While I was on holiday in Austria the U K was in the grip of a heat wave with hardly any rain for a month. But, at the weekend the weather broke and parts of the country had torrential downpours. I was due to go walking in the Lake District the following Monday. What could I expect?The forecast was not looking good.
Malcolm, Les and myself were off to Grasmere to do a reccee for a future walk with Crosby Rambling Club and it was overcast but very warm as we set out. We followed the popular path heading towards Easedale Tarn and could see the waterfalls in the distance.
Sour Milk Gill which a few days ago had been just a trickle was now looking really impressive.
It had been spitting with rain but by the time we reached Easedale Tarn it had stopped and the sun was trying to break through. We could have a rest by the tarn and enjoy a coffee and admire the view.
We continued past the tarn and began the climb up the the ridge that leads to High Raise.
It was hard going especially at one rocky section that involved a bit of mild scrambling. No problem if you are young and agile. Neither of those apply to me. At one point I just could not raise my leg high enough to gain the next foothold. I had to use my knee. Of course you cannot push off your knee and next minute I was down on both knees. It had started to rain again and the rock was wet and greasy. I felt myself slipping back. I hung on with one hand whilst my other hand grappled with my walking pole. Help !!!. I managed to sort myself out but my heart was racing.
The gradient eased and after passing Belles Knott we decided to make a short diversion to visit Codale Tarn. Another bit of excitement as we crossed a swollen stream.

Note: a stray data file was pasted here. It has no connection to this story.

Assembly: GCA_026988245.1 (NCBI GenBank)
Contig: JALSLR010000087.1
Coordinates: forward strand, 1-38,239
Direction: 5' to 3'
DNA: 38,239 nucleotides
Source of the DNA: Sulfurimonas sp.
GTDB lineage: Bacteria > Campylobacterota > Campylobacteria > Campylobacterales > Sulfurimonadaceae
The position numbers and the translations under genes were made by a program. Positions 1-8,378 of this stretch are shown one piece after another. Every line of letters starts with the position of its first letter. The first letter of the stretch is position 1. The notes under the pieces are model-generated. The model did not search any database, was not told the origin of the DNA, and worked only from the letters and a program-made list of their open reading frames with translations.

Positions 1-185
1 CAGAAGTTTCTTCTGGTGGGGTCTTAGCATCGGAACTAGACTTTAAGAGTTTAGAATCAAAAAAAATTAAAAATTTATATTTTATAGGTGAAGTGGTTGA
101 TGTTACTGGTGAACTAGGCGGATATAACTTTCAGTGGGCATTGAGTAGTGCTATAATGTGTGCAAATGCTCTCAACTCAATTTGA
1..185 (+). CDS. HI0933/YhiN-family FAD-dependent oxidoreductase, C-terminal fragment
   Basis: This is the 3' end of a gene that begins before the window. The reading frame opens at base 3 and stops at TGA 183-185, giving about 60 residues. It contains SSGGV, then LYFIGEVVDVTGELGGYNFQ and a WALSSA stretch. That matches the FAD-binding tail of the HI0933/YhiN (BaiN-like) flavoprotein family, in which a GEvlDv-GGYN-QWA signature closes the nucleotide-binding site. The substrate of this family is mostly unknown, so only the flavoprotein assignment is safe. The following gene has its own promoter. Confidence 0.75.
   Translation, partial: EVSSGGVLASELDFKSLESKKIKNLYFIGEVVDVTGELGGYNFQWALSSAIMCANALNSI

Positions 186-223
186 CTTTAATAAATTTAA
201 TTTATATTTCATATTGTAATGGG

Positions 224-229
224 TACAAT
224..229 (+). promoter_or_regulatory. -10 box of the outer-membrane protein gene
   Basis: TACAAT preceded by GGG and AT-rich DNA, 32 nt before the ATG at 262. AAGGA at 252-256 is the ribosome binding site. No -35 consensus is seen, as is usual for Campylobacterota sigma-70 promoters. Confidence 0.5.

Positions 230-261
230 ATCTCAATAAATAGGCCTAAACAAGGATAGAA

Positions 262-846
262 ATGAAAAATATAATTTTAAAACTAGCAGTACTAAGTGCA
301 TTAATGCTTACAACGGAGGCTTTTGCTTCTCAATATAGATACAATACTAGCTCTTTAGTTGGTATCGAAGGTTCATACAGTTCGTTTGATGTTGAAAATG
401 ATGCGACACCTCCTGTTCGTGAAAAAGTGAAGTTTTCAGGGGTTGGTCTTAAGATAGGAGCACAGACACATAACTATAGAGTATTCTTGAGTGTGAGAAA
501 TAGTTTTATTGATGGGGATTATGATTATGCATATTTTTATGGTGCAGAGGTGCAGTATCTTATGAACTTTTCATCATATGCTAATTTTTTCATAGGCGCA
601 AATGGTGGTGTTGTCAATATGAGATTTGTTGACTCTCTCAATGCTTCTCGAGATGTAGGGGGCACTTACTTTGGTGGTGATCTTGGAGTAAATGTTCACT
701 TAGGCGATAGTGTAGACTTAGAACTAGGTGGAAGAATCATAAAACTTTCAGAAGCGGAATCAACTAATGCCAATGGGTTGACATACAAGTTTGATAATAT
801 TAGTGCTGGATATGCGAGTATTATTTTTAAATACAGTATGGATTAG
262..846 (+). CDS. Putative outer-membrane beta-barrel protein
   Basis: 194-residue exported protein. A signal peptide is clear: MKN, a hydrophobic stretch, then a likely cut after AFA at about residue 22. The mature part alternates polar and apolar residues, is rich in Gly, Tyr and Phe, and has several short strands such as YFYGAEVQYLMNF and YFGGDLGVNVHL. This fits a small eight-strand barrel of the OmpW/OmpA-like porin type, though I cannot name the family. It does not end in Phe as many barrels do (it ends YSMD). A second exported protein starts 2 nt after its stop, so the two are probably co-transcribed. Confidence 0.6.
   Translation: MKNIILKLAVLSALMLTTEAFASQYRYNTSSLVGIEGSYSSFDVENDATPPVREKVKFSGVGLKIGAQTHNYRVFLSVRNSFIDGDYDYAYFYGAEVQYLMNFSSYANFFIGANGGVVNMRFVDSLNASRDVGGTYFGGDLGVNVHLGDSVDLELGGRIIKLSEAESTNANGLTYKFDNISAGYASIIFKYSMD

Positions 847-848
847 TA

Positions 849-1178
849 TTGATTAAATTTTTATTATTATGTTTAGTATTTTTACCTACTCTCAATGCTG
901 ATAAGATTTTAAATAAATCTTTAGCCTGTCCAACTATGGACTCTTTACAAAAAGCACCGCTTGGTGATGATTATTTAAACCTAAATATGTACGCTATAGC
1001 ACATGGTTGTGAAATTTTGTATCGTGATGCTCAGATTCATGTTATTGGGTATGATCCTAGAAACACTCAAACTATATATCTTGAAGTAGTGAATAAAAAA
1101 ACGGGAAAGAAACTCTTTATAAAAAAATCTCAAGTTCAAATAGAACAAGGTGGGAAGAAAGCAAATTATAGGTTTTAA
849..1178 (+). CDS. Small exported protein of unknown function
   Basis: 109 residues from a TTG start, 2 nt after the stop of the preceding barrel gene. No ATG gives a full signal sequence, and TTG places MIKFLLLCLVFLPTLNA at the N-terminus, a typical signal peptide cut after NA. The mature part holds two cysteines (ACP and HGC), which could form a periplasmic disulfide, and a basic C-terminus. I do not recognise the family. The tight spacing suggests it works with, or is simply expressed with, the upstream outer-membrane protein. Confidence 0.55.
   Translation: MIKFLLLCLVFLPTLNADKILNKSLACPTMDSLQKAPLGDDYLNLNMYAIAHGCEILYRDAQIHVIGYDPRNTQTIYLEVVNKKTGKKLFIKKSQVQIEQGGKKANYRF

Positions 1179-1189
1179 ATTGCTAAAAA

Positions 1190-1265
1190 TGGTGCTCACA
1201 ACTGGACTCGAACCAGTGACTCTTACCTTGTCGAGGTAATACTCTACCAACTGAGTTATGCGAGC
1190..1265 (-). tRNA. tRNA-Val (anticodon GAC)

By the time we reached Codale Tarn it had stopped raining and we could sit and enjoy our lunch.
It was so peaceful and tranquil at Codale Tarn. There was no sign of any man made activity. The scene can hardly have changed in centuries.
We reached the ridge at the ‘Pile of Stones and changed course to head south east towards Blea Rigg.
The footpath goes either side of the summit but we wanted to get to the top. It was a Wainwright that we had not done before. Blea Rigg is only 1776 ft in height and the summit is not very impressive, just a small cairn but it is worth doing for the view.
Our plan was now to descend via Great Castle How and Lang How. Wainwright described the path as being indistinct. I would call it non-existent. To make matters worse it had started to rain, a real downpour. We made it as far as Lang How but then things went wrong.
We are all experienced walkers, well equipped, each with a GPS which told us first that we were too far to the left, then too far to the right. We stumbled down the mountain walking through waist high bracken which was only too ready to shed its water on to us.
We made it down to the car park in Grasmere by which time we were all soaked. I had taken no more photos. My camera was stowed away inside my plastic lunch box, the only place that was still dry. Fortunately we all had spare clothing in the car. Mine were an old pair of paint splattered track suit bottoms and an old T shirt. We all looked a sorry sight. We considered going for a pint before we started back but I doubt if there was a pub that would have let us in.
We had been walking for almost seven hours yet had covered just nine miles.
I think we will have to revise out route before we bring a party up here.
One of those days that you put down to experience and learn from.